Discussant: Cory Whirtley (West Virginia University)
Abstract: Multiple measures of impulsivity predict both obesity and binge-eating disorder; however, those who binge-eat represent a behaviorally distinct subset of all overweight individuals. Previous research (Cano, Murphy, & Lupfer, 2016) reported that impulsivity in a discounting task predicted binge-eating in rats. In the current study, we looked at the relationship between within-session changes in operant response rates and binge-eating. 7 male rats completed a binge-eating task and were tested in a steady-state operant conditioning paradigm in which they responded on a VI-7.5 s schedule for liquid sucrose reinforcers. The following equation was used to describe subjects within-session changes in responding: P=b/e^aT - c/(c+T). P is the predicted proportion of total responses that should occur during successive time intervals (T). T is the ordinal number of time interval, and a, b, and c are free parameters. The exponential component describes a decreasing process identified as habituation; the hyperbolic component describes an increasing process identified as sensitization. Thus, a and b govern habituation, and c applies to sensitization. Binge-eating scores were unrelated to a and b but positively correlated with c (rS = .82). These data suggest that individuals degrees of sensitization can be used to predict propensity to binge-eat.
 
37. Cooperative Responding in Rats Under Fixed and Variable Ratio Reinforcement Schedules
Domain: Basic Research
LUCAS COUTO DE CARVALHO (Oslo and Akershus University College), Leticia Santos (Universidade Federal de São Carlos), Alceu dos Santos (Universidade Federal de São Carlos), Thiago Braga (Universidade Federal de São Carlos), Rafael da Silva (Universidade Federal de São Carlos), Deisy Das Graças De Souza (Universidade Federal de São Carlos), Ingunn Sandaker (Oslo and Akershus University College)
Discussant: Cory Whirtley (West Virginia University)
Abstract: There has been little interest in comparing the effects of different schedules of reinforcement on cooperative responses. The present experiment was designed to investigate the effects of fixed and variable ratio schedules, arranged in a cooperative contingency, on the patterns of individual and cooperative responses in rats. Cooperative responses were defined as either rat responding within 0.5 s from each other. Water was contingent to this response depending on the experimental condition. An ABCA for 3 pairs and an ACBA for 4 pairs designs were employed in which cooperative responses were reinforced according to a fixed-ratio 1 (FR 1) in condition A, FR 10 in condition B, and variable-ratio 10 (VR 10) in condition C. The results show that cooperative index (total cooperative/total responses; see Tan and Hackenberg, 2015) is higher under intermittent schedules. It was also observed break-and-run and constant response patterns for both cooperative and individual responses under FR and VR schedules, respectively. In addition, it was recorded that VR schedule improves the cooperative index compared to both FR 1 and 10. We may conclude that (a) intermittent schedules enhance cooperation (b) VR seems to be more effective on cooperation than FR, and (c) cooperative response patterns under FR and VR are similar to situations when reinforcement is exclusively dependent on individual responses (e.g., Ferster & Skinner).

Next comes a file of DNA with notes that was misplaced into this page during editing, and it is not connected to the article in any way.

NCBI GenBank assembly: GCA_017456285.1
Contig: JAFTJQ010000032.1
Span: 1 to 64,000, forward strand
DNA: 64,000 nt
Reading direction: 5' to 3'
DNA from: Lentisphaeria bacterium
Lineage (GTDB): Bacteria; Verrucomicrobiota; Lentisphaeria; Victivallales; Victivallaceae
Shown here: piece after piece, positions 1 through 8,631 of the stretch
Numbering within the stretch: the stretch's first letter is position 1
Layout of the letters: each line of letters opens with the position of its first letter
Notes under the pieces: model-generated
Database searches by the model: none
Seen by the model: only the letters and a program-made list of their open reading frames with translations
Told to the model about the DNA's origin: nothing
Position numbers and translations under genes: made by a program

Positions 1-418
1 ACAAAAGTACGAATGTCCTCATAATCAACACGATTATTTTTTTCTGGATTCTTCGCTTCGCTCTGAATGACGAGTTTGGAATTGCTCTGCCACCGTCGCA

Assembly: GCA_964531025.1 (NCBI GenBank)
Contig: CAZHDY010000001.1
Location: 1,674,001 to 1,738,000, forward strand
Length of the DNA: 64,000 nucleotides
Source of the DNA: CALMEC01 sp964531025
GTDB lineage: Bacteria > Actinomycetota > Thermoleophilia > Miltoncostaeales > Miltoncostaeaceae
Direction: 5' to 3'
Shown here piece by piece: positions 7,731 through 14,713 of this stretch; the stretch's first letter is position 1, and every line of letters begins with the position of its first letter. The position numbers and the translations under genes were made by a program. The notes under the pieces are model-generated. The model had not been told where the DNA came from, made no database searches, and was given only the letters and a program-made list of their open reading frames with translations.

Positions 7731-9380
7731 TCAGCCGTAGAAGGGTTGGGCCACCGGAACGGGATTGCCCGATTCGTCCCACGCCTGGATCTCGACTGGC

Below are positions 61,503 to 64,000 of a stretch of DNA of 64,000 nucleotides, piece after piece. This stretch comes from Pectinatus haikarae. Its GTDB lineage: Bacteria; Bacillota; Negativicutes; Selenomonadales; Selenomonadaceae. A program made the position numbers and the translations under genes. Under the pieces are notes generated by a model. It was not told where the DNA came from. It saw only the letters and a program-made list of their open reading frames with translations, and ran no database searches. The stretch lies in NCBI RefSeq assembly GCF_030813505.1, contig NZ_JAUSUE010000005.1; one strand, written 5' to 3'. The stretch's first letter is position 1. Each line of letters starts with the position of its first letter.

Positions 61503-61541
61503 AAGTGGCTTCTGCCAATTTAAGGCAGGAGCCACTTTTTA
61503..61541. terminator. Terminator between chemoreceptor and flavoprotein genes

38. The Effects of Reinforcer Magnitude on Schedule-Induced Drinking Using a Fixed-Time Four Minute Schedule
Domain: Basic Research
ERIC JAMES FRENCH (Central Michigan University), Mark P. Reilly (Central Michigan University)
Discussant: Cory Whirtley (West Virginia University)
Abstract: Schedule-induced drinking (SID) occurs when food pellet(s) delivered at regular intervals induce consistent and elevated rates of water consumption. Two factors known to increase SID are reinforcer magnitude and inter-pellet interval (IPI) duration. However, at some point, further increases in the IPI decrease SID. The purpose of the current study was to establish the reliability of the positive relationship between reinforcer magnitude and SID at a long delay. Four Sprague-Dawley rats experienced a 4-min fixed-time schedule where, depending on the condition, one or four pellets were delivered 15 times per session. Three rats developed SID and showed increased rates of drinking in the four pellet condition. The increase in SID was due to drinking occurring in a greater number of IPIs and not a shift in the temporal structure of drinking. Notably, two distinct patterns of drinking were observed across the IPI for two rats. Drinking either occurred at a high rate early in the IPI or at a moderate rate later in the IPI. These results are difficult to explain from an operant account of SID due to the long delays separating drinking and the reinforcer deliveries.